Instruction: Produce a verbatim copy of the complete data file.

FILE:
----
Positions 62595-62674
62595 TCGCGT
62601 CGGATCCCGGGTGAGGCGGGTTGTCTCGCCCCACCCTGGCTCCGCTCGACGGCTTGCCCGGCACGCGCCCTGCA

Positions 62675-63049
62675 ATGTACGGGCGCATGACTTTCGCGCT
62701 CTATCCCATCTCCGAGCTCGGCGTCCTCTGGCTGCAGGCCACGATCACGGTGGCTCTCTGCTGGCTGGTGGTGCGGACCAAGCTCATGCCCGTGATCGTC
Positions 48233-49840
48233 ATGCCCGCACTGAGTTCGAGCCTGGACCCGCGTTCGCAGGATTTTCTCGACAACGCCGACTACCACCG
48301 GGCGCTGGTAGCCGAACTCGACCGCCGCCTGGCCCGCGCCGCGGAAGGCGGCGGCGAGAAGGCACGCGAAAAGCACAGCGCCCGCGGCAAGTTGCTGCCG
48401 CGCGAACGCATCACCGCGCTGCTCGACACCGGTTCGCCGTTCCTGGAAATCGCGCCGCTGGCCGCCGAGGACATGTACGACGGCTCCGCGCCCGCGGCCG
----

Positions 62595-62674
62595 TCGCGT
62601 CGGATCCCGGGTGAGGCGGGTTGTCTCGCCCCACCCTGGCTCCGCTCGACGGCTTGCCCGGCACGCGCCCTGCA

Positions 62675-63049
62675 ATGTACGGGCGCATGACTTTCGCGCT
62701 CTATCCCATCTCCGAGCTCGGCGTCCTCTGGCTGCAGGCCACGATCACGGTGGCTCTCTGCTGGCTGGTGGTGCGGACCAAGCTCATGCCCGTGATCGTC
Positions 48233-49840
48233 ATGCCCGCACTGAGTTCGAGCCTGGACCCGCGTTCGCAGGATTTTCTCGACAACGCCGACTACCACCG
48301 GGCGCTGGTAGCCGAACTCGACCGCCGCCTGGCCCGCGCCGCGGAAGGCGGCGGCGAGAAGGCACGCGAAAAGCACAGCGCCCGCGGCAAGTTGCTGCCG
48401 CGCGAACGCATCACCGCGCTGCTCGACACCGGTTCGCCGTTCCTGGAAATCGCGCCGCTGGCCGCCGAGGACATGTACGACGGCTCCGCGCCCGCGGCCG